A photo of Northeastern President Gloria J. Gibson (center) with members of the GHRAD Center staff and research team at the 2019 Genocide and Human Rights in Africa and the Diaspora Conference

Friday, February 5, 2021

Northeastern Illinois University’s Genocide and Human Rights in Africa and the Diaspora (GHRAD) Center will host the 7th annual Genocide and Human Rights in Africa and the Diaspora Conference on Feb. 11-12. It will be streamed on the GHRAD Center website, Zoom and Facebook.

The conference will feature global experts in genocide and human rights, specifically in Africa and the diaspora. This year’s keynote speaker will be Mark Mathabane, author of the award-winning book, “Kaffir Boy: The True Story of a Black Youth's Coming of Age in Apartheid South Africa.” The featured speakers are Bonny Ibhawoh, a professor of Human Rights History and African History at McMaster University in Ontario, Canada, and Edward Kissi, an associate professor in the school of Interdisciplinary Global Studies at the University of South Florida, Tampa.

The GHRAD Center research team consists of a group of faculty, students, alumni and scholars who promote awareness and act to prevent genocide and other crimes against humanity in Africa. Jeanine Ntihirageza, Coordinator of the Teaching English to Speakers of Other Languages (TESOL) Department, serves as the GHRAD Center’s director.

“Our annual conference provides a learning opportunity for people from any walk of life to learn about genocide and human rights, areas that are barely discussed in many higher institutions,” Ntihirageza said. “Even when these constructs are discussed, they are not focused on Africa and the diaspora. Thus, this conference creates a unique opportunity for attendees to learn about the genocide that has happened in Africa in the past and how human rights issues continue across the continent and beyond to this day.”

Ntihirageza notes the history of colonialism, violence, and modes of suppression often prevent the injustices taking place to gain the international attention needed to bring them to an end.

“Genocide in Africa and the Diaspora is multilayered and complicated,” Ntihirageza said. “Most of the genocide that happened in Africa started and/or was propagated by colonialists who took charge of defining who is worthy and unworthy of everything —including life. They created superficial identities that have had a long-lasting detrimental impact on the dominated peoples. The power dynamics of silence, memory and displacement are tools for denying or obscuring genocide. That’s why it’s important to hold conferences such as ours, to discuss and draw attention to the fragility of human life in general, and in particular Africa and the diaspora, which includes peoples living here in Chicago and across the U.S.”

Understanding the historical genocide and human rights violations of people in Africa raises awareness of the continual violence against people of African descent and gives others a greater understanding of the importance of social justice in our times, Ntihirageza said.

“The perception of ‘Blackness’ has shaped the response Black people get in many circumstances,” Ntihirageza said. “We see this on a regular basis in interactions Black people have with police. We’ve also seen this in the disproportionate amount of deaths of Black people due to COVID-19. These issues are a continuation of history. The lack of access to resources, the dilapidated environments and communities with no access to healthy food, quality education, and health care, are all a result of the blatant racism, social ills and stereotypes Black people and Black culture regularly experience.”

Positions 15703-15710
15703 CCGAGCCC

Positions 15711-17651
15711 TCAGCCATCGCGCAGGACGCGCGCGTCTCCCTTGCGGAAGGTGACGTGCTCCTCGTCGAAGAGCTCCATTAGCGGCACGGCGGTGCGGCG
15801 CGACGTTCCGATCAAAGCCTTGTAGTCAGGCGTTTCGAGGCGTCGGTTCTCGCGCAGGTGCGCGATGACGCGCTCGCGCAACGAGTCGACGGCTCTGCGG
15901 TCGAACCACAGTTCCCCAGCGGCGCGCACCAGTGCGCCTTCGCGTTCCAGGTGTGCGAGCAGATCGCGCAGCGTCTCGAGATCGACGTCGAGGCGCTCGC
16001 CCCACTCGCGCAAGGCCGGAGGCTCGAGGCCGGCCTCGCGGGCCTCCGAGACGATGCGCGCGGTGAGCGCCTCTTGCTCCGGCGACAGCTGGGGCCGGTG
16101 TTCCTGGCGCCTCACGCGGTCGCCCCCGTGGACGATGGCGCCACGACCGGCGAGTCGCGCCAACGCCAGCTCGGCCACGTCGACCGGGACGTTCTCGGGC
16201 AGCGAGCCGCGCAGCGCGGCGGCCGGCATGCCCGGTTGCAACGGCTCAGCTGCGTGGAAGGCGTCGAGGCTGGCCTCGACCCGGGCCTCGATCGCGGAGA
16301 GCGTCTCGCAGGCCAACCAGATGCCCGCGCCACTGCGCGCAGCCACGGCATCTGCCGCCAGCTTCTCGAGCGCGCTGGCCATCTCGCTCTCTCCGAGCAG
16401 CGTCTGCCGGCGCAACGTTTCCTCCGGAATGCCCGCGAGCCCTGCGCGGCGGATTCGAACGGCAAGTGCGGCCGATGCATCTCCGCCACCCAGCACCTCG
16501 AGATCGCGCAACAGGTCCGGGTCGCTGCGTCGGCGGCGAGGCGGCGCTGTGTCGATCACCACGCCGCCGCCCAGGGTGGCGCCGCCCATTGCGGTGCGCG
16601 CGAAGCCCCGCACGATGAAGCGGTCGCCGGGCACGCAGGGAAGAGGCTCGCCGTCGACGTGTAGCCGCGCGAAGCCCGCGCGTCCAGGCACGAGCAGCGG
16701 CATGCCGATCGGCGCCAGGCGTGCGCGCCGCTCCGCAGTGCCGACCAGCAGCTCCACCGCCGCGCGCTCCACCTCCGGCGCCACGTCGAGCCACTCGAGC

In addition to the conference, Ntihirageza and two other members of the GHRAD Center research team, Northeastern Professor Chielozona Eze and Alfred Frankowski, professor of Philosophy and director of graduate studies at Southern Illinois University Carbondale, have edited a book that will be released later this month about genocide in Africa. “Critical Perspectives on African Genocide: Memory, Silence and Anti-Black Political Violence” features chapters written by past keynote speakers of Northeastern’s annual conference.

“As scholars, we know how challenging it can be to participate in conferences, especially pre-COVID,” Ntihirageza said. “Until recently, it was almost unheard of that conferences would be held virtually. Yet, the need for people to know and understand how genocide can occur, how it has perpetuated in Africa and the African diaspora, and how African genocide is distinctly different from the genocide that has occurred in Europe or the West is critical to understanding the after-effects of global colonialism, and moving toward a more just, anti-racist society. This is why we put the book together, so this scholarship could be more accessible to more people.”

The book release and virtual conference both are taking place in February, which is recognized as Black History Month in the U.S. Ntihirageza hopes the confluence of these events will help individuals engage in conversations about genocide and human rights in order to create a more compassionate global community.

“With the conference being virtual this year, it gives us the opportunity to engage with audiences we might not otherwise have been able to reach,” Ntihirageza said. “I hope the conference will ignite curiosity about genocide and human rights issues in Africa and the diaspora, particularly by paying attention to the least-known cases. The GHRAD Center team hopes the conference will help develop a sense of compassion and promote efforts for civic engagement and peace-building so that more and more people prevent future genocides from occurring.” 

Top photo: Northeastern President Gloria J. Gibson (center) with members of the GHRAD Center staff and research team at the 2019 Genocide and Human Rights in Africa and the Diaspora Conference.